Take the AK, for example. Well known for reliability, but also relatively loose tolerances. That's why it can be buried in the desert, dusted off, then shot again. But there's a point of diminishing returns. Make it too loose and it's useless for accuracy, and it won't even function properly.

  10. #54
    Member Array Sonic82's Avatar
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    Close tolerances are one thing, precision fit is quite another and that's where many fail.

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    Back to the original post it sounded like an uneducated gun salesman that just wanted a sale the made him the most money. Mass produced guns obviously do well as we have lived in this environment now for years. Technology has improved and the performance of these guns is quite good. For the average person this type of manufacturing produces a gun that will last them a lifetime and they will be happy. Then there are those people who like craftsmanship and pursue that in the more hand made/fitted processes like STI, Wilson Combat, Les Baer, and others use in the production of their products. Then there are those who have done a great job in marketing and have created the illusion that they are better than they really are (inside and back cover of most magazines). The bottom line is that there is a place for all of them. I have Taurus, FN, Smith and Wesson, CZ, Springfield, etc. and enjoy each of them for what they are. I have others that some day I would like to have, but am perfectly happy with the mass produced products that I have today. Having said that, I do enjoy the older guns that were more hand made simply because it is becoming a lost art like so much of our great history.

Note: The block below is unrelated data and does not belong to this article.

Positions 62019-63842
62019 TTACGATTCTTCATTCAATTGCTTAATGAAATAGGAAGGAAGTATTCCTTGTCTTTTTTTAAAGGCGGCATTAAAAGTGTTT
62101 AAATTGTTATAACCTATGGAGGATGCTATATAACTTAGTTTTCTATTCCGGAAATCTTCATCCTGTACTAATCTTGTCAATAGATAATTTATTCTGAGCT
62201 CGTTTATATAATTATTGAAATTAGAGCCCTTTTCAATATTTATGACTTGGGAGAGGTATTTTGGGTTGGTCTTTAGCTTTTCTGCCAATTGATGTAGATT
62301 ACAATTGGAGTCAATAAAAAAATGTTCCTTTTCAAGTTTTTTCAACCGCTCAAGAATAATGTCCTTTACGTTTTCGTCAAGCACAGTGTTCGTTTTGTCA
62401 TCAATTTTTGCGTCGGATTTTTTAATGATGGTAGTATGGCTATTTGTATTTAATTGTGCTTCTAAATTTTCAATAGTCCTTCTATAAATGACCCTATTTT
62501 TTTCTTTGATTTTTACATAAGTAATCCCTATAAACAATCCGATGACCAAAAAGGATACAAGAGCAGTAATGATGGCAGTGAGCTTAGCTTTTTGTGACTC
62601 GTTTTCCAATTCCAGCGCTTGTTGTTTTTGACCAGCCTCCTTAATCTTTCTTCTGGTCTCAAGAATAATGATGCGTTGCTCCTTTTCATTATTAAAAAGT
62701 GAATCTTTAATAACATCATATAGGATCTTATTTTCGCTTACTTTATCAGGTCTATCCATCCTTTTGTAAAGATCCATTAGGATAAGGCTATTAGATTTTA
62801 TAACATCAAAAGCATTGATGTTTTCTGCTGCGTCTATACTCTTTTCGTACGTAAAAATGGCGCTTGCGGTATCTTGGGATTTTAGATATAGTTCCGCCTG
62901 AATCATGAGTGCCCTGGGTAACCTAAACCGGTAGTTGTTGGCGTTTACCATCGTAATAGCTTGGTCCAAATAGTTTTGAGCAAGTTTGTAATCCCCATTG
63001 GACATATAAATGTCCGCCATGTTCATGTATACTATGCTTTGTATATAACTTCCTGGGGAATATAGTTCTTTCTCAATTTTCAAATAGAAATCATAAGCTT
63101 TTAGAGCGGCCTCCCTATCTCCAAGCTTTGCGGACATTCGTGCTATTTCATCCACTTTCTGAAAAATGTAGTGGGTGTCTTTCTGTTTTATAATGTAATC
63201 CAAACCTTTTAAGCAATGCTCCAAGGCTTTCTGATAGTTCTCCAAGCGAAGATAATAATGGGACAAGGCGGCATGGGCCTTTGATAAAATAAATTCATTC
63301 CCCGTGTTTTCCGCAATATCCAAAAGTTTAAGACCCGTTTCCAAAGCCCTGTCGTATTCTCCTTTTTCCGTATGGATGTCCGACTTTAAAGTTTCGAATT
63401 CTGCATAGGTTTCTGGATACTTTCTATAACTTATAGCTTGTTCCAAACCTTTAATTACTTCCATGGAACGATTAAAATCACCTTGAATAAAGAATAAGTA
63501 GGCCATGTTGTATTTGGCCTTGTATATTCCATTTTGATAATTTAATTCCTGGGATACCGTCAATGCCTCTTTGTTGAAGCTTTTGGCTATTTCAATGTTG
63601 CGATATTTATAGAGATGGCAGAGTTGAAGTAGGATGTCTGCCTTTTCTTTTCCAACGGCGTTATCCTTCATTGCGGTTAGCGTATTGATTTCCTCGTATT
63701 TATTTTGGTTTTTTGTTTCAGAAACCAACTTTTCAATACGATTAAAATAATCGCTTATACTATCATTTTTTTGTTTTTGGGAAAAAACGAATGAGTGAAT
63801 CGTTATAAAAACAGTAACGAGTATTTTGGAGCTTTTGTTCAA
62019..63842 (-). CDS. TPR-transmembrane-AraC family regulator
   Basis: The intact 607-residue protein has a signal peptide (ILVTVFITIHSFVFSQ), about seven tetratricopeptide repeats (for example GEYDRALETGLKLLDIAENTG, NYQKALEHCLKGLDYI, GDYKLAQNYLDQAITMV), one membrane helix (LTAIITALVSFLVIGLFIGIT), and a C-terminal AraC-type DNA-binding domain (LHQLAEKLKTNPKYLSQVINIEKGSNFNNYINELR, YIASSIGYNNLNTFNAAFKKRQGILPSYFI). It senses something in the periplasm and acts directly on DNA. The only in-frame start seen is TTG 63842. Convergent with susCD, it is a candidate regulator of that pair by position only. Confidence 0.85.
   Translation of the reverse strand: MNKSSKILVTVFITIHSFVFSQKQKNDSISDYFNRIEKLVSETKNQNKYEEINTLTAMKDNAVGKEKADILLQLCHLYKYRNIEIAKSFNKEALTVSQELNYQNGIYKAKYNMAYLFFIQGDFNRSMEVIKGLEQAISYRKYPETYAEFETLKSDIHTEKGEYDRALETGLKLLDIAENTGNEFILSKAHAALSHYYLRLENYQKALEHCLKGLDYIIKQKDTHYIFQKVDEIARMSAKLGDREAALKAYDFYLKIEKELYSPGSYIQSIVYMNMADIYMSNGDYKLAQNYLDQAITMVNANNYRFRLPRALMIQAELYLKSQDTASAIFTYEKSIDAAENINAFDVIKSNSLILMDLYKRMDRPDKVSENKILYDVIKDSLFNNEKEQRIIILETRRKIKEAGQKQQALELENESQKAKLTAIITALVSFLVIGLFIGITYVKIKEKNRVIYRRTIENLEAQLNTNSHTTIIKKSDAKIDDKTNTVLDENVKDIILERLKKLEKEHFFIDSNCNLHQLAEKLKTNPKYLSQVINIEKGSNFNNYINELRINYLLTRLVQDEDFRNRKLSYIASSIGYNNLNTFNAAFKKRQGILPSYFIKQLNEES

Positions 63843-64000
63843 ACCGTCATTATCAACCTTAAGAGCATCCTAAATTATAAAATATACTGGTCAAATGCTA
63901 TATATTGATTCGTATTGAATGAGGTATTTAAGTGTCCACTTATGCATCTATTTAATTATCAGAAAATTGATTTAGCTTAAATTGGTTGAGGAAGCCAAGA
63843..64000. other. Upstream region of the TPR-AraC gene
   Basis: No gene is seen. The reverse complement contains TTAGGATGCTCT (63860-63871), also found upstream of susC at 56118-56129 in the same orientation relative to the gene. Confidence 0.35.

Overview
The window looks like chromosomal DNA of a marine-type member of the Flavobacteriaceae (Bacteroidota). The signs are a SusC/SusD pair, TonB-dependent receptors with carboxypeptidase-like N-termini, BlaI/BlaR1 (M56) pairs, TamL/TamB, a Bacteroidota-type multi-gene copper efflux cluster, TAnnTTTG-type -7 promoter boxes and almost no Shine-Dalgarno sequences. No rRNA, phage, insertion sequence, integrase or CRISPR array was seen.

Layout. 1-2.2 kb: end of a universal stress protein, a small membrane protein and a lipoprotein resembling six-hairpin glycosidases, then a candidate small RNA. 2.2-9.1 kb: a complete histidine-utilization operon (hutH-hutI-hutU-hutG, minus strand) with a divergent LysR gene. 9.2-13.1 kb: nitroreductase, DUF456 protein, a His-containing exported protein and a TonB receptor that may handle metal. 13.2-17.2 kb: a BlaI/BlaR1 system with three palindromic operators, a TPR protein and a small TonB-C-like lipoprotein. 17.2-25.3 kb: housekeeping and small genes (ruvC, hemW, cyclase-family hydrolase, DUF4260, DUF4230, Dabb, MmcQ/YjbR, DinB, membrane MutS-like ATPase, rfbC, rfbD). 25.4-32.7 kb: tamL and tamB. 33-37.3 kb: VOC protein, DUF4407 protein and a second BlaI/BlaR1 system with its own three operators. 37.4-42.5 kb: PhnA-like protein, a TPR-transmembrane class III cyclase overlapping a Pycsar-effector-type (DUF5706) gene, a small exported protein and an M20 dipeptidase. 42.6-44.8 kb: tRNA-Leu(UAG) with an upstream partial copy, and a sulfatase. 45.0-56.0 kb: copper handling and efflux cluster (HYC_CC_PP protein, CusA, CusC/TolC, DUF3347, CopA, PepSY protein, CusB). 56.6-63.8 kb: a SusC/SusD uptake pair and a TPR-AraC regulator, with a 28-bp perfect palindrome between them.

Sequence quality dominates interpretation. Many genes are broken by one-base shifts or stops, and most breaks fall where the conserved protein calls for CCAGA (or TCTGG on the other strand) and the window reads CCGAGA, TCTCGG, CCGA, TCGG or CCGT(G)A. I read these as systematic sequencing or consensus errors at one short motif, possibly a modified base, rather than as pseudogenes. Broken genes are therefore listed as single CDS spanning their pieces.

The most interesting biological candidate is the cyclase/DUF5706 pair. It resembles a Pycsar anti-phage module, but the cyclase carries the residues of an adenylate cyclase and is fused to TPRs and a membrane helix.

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    "Precision Fit" is how he described it. Sonic82 I see you are in MN are you the salesman??? (stranger things happen) so that was my question. What are these precision fit gun brands? and does it really matter or is that hype?

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    Quote Originally Posted by Sonic82 View Post
    Close tolerances are one thing, precision fit is quite another and that's where many fail.
    Yes, thank you. I am no machinist or mechanical engineer.

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    Quote Originally Posted by martino View Post
    "Precision Fit" is how he described it. Sonic82 I see you are in MN are you the salesman??? (stranger things happen) so that was my question. What are these precision fit gun brands? and does it really matter or is that hype?
    Hmm...nope, no salesman here. Why would you ask that? I bought an XDm because it has a reputation of reliability. I own a Beretta and a SIG for the very same reasons. I had a CZ for the that reason also. I would not hesitate to own several other brands as well. I consider these all reliable and precision fit...because they run. I don't defend guns that don't run because they are supposedly close tolerance or precision fit..I find it contradictory

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    just curious Sonic no big deal. Well here's the thing, here is my mistake. I walked out of there on his recommendation with a Sig P250. Stupid of me to do but i'm new at all this. I later find out that I bought the longest DA Semi auto known with a history of reliability issues and the modular idea of switching calibers just doesn't sound practical anymore. PO'd at myself for spending so recklessly. I haven't shot it yet, should I try it or dump it on a trade and take my loss?

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    Quote Originally Posted by martino View Post
    just curious Sonic no big deal. Well here's the thing, here is my mistake. I walked out of there on his recommendation with a Sig P250. Stupid of me to do but i'm new at all this. I later find out that I bought the longest DA Semi auto known with a history of reliability issues and the modular idea of switching calibers just doesn't sound practical anymore. PO'd at myself for spending so recklessly. I haven't shot it yet, should I try it or dump it on a trade and take my loss?
    That's unfortunate. SIG may have jumped the gun(so to speak) on that one. I don't defend SIG for it, but they do have a history of getting it right. Have you tried to take it back with the idea that you would buy another pistol from them? I did the very same thing once and the dealer happily took it back as long as I'd purchase something else from them. You're doing the right thing by not firing it until it's sorted out.